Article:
The Orissa High Court in a landmark decision has stressed upon the filing of charge sheet against the accused held under the Narcotic Drugs and Psychotropic Substances (NDPS) Act, 1985 within stipulated 180 days. The accused were arrested under the NDPS Act for trading dreaded narcotics.
Justice S. K. Panigrahi observed this while hearing a bail plea in connection to a FIR lodged by Jaypore police after it seized 270 kg 200 grams of Ganja from a truck. Police had caught transporters red-handed. The accused persons were produced before the Sessions Judge-cum-Special Judge Koraput at Jaypore and they were sent to judicial custody on 15.04.2019. Moreover, an application for an extension of 60-days’ time to submit the charge sheet was sought by the prosecution to further investigate the ownership of the seized vehicle from the RTO. The same was granted after the lapse of the statutory period of 180 days i.e. after the stipulated period on 12.10.2019.
The High Court also observed that the special session court judge heard the submissions of the Special Public Prosecutor and proceeded ex- parte to extend the time to 30 days w.e.f. 13.10.2019 for submission of charge sheet without even issuing notice to the Accused persons as envisaged under Section 36A (4) of the NDPS Act. In this backdrop, one of the accused named Iswar Tiwari filed a bail petition before the Orissa High Court.
"The most poignant aspect of the case, however, is the non-issuance of notice to the accused at the stage of hearing the application for extension of time", said the single-judge bench of the High Court. Consequently, Justice Panigrahi held the non-service of a notice on the accused in violation of the most fundamental principle of natural justice i.e. Audi Alteram Partem which creates an indefeasible right to be released on bail to the Petitioner and allowed the bail petition. It has also suggested the lower court that it may alter the bail bond accordingly.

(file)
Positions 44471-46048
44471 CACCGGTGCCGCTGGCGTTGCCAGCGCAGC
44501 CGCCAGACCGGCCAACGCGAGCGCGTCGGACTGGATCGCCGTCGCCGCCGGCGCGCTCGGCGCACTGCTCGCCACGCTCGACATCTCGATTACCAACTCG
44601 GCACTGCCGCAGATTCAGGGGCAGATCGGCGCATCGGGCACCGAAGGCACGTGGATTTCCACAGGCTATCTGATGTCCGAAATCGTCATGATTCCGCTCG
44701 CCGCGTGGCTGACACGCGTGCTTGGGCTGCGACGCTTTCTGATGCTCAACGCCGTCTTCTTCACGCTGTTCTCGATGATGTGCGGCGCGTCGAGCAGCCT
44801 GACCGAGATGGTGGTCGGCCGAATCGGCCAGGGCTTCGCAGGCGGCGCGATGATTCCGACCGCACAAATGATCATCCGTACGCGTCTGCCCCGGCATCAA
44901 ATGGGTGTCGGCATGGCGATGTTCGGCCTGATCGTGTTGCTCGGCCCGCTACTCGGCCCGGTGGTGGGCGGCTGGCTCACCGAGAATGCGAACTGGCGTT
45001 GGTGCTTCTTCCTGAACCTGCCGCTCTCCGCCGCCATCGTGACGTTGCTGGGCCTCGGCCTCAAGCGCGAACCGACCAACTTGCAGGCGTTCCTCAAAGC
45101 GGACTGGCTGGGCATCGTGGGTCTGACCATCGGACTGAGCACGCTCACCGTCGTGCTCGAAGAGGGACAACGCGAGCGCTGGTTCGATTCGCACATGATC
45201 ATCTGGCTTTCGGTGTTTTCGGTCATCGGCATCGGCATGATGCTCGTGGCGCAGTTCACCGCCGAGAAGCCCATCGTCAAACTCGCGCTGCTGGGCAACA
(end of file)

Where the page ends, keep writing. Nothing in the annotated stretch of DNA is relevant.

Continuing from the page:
While appreciating the provisions empowering the Courts to authorize detention beyond 180 days as stipulated in the Act, for a period up to one year in the event of the pending investigation, the Single Bench Judge noted that that the law, however, mandates that the provisions shall be subject to certain conditions as following:
- Report of the Public Prosecutor indicating the progress of investigation must accompany the application for extension of time;
- Specific and compelling reasons for seeking detention of the accused beyond 180 days must be mentioned; a merely formal application will not pass muster
- A notice must mandatorily be issued to the accused and he must be produced in court whenever such an application is taken up;
- An application seeking an extension of time in the filing of charge sheet by the prosecution ought not to be kept pending and must be decided as expeditiously as possible and certainly before the expiry of the statutory period.
- In cases where any such default occurs, the question of it being contested doesn't arise and a right accrues in favor of the accused.
- The restrictions under Section 37 will have no application in such cases. It will have application only in the case of an application being decided on merits.
- Violation of any of the aforesaid would be construed as a "default" and the accused shall become entitled to be admitted to bail by such default.
- When an application under Section 167(2) Cr.P.C. r/w Section 36A(4) of the NDPS Act has been filed after expiry of the 180 days period and no decision thereupon, an indefeasible right to be released on bail accrued to the accused which cannot be defeated by keeping the said applications pending.
"In case there is a violation of any of the above, an indefeasible right to bail will be accrued to the accused", held Justice Panigrahi.
Further on, the court passed a direction to issue a notice to the accused and ruled that the accused, in the hearing of any such application for extension of time, must be produced in court.